Michigan Governor Rick Snyder, the City of Flint and various other state and local government agencies are facing two new class actions over their alleged mishandling of a water quality crisis that endangered the health of thousands of city residents.
The first suit targets Snyder, the Michigan Department of Health & Human Services, Michigan Department of Environmental Quality and two individual emergency managers. The second suit names Flint, the city’s Receivership Transition Advisory Board and various officials as defendants.
Both suits seek financial compensation for the crisis, which exposed Flint residents to water contaminated with lead, E. coli. and other contaminants.
Class members who owned property in the city are claiming an unjust and unconstitutional taking of their property without fair compensation. Known as an inverse condemnation action, the complaint alleges the state, by its actions, destroyed or impaired the property values in Flint.
The lawsuit against the Governor said the department had information that there was a public health emergency yet sat on the information for more than 10 months, and that the lead poisoning of many of Flint’s children could have been avoided if the department had shared that information with the public.
The lawsuit against the City of Flint alleges the city and its officials were grossly negligent in handling the situation and seeks to revoke water charges for the time period during which the contaminated water was provided to residents. According to that complaint, the defendants knew since 2011 that use of the Flint River as the public source of water, without a proper anti-corrosive treatment, would create a condition dangerous to health and property.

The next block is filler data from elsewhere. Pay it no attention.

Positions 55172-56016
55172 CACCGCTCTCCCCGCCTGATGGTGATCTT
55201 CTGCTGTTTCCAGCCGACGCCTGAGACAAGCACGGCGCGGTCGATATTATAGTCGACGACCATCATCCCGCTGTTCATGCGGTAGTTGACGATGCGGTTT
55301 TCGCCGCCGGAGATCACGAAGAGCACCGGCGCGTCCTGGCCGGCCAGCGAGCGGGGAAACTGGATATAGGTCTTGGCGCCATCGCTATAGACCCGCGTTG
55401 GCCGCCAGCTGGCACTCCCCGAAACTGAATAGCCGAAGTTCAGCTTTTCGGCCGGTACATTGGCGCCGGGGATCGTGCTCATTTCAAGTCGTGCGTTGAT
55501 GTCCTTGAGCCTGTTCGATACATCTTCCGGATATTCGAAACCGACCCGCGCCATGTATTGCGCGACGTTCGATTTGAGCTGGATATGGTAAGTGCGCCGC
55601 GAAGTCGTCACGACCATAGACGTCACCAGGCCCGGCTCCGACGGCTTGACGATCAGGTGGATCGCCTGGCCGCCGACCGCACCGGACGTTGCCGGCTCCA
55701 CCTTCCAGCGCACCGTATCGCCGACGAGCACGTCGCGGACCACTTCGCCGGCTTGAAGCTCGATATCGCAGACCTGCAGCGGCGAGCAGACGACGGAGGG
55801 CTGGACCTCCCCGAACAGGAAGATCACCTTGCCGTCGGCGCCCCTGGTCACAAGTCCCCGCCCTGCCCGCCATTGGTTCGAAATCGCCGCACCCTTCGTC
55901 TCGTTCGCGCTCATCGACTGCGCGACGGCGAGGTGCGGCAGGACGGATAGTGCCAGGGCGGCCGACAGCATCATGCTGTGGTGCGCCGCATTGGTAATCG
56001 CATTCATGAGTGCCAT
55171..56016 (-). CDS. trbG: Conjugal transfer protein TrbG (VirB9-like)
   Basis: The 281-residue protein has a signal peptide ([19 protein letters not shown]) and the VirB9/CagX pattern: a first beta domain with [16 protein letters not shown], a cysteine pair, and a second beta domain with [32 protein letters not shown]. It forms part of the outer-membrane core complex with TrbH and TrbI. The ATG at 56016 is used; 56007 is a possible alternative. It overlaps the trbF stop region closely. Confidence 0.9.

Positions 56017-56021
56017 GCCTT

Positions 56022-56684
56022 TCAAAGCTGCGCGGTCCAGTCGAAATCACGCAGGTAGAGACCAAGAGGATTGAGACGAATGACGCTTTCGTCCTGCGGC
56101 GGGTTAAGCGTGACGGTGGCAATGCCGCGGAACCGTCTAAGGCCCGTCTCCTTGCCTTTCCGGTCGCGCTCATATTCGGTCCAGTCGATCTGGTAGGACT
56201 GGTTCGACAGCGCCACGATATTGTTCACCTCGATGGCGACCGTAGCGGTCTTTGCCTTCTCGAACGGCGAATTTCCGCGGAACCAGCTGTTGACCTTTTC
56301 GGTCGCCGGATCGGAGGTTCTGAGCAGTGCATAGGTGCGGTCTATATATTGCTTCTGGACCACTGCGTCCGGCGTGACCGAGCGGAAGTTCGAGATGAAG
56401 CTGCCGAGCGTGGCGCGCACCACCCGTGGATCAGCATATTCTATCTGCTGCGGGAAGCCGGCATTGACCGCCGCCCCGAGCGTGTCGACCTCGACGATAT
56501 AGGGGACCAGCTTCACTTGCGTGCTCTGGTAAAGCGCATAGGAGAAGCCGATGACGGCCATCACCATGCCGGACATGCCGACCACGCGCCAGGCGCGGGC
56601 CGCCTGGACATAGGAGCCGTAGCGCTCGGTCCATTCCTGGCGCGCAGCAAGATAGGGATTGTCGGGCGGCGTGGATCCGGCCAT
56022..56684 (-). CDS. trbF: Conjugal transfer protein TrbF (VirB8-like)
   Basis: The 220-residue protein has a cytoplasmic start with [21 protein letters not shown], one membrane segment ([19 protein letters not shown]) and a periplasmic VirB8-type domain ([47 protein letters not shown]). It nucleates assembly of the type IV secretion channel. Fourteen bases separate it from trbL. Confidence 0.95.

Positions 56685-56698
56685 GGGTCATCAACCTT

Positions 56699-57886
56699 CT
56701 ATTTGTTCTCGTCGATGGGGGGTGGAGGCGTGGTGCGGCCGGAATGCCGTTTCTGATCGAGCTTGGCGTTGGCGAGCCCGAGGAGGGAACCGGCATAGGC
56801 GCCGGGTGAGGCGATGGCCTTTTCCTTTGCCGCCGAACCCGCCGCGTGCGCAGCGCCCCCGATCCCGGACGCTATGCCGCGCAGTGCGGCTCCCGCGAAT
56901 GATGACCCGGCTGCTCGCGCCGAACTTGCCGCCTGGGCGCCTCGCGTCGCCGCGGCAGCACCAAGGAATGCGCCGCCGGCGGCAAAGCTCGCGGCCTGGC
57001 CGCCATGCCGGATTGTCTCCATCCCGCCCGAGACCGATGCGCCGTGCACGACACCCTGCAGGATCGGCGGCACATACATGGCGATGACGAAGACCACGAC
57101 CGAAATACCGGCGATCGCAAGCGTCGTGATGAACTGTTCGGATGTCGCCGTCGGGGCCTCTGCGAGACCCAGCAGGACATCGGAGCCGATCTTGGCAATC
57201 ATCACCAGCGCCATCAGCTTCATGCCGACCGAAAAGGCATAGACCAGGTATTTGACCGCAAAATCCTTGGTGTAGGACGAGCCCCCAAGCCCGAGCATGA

In April 2014, the city switched its water source from Lake Huron, which was distributed by Detroit, to a new system that draws water from the Flint River. The move was justified as a money-saving measure. Residents quickly began to complain about the water’s smell, taste and color. In August of that year, the water tested positive for Escherichia coli, or E. coli.
In January 2015, the Michigan Department of Environmental Quality found unacceptable levels of total trihalomethanes. By February, tests were showing high lead levels way above the EPA’s recommended safety limit. Over the summer, concerns grew as further testing also showed elevated lead levels.
Categories: Class Actions of Interest